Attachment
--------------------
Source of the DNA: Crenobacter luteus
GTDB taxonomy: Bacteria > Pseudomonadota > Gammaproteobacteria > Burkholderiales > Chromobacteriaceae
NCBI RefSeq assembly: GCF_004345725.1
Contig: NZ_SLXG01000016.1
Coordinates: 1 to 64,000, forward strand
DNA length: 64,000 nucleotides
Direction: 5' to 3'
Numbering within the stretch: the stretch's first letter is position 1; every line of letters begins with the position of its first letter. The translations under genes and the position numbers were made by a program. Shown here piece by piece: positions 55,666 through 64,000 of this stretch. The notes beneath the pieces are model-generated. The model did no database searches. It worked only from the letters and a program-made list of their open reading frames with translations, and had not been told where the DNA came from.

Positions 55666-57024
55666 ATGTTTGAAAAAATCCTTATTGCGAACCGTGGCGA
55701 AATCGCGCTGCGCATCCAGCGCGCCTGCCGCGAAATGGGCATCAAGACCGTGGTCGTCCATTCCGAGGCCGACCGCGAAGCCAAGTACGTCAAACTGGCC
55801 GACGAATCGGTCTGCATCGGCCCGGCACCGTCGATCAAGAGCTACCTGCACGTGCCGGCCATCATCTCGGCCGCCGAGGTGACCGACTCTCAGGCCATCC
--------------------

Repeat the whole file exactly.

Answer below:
Source of the DNA: Crenobacter luteus
GTDB taxonomy: Bacteria > Pseudomonadota > Gammaproteobacteria > Burkholderiales > Chromobacteriaceae
NCBI RefSeq assembly: GCF_004345725.1
Contig: NZ_SLXG01000016.1
Coordinates: 1 to 64,000, forward strand
DNA length: 64,000 nucleotides
Direction: 5' to 3'
Numbering within the stretch: the stretch's first letter is position 1; every line of letters begins with the position of its first letter. The translations under genes and the position numbers were made by a program. Shown here piece by piece: positions 55,666 through 64,000 of this stretch. The notes beneath the pieces are model-generated. The model did no database searches. It worked only from the letters and a program-made list of their open reading frames with translations, and had not been told where the DNA came from.

Positions 55666-57024
55666 ATGTTTGAAAAAATCCTTATTGCGAACCGTGGCGA
55701 AATCGCGCTGCGCATCCAGCGCGCCTGCCGCGAAATGGGCATCAAGACCGTGGTCGTCCATTCCGAGGCCGACCGCGAAGCCAAGTACGTCAAACTGGCC
55801 GACGAATCGGTCTGCATCGGCCCGGCACCGTCGATCAAGAGCTACCTGCACGTGCCGGCCATCATCTCGGCCGCCGAGGTGACCGACTCTCAGGCCATCC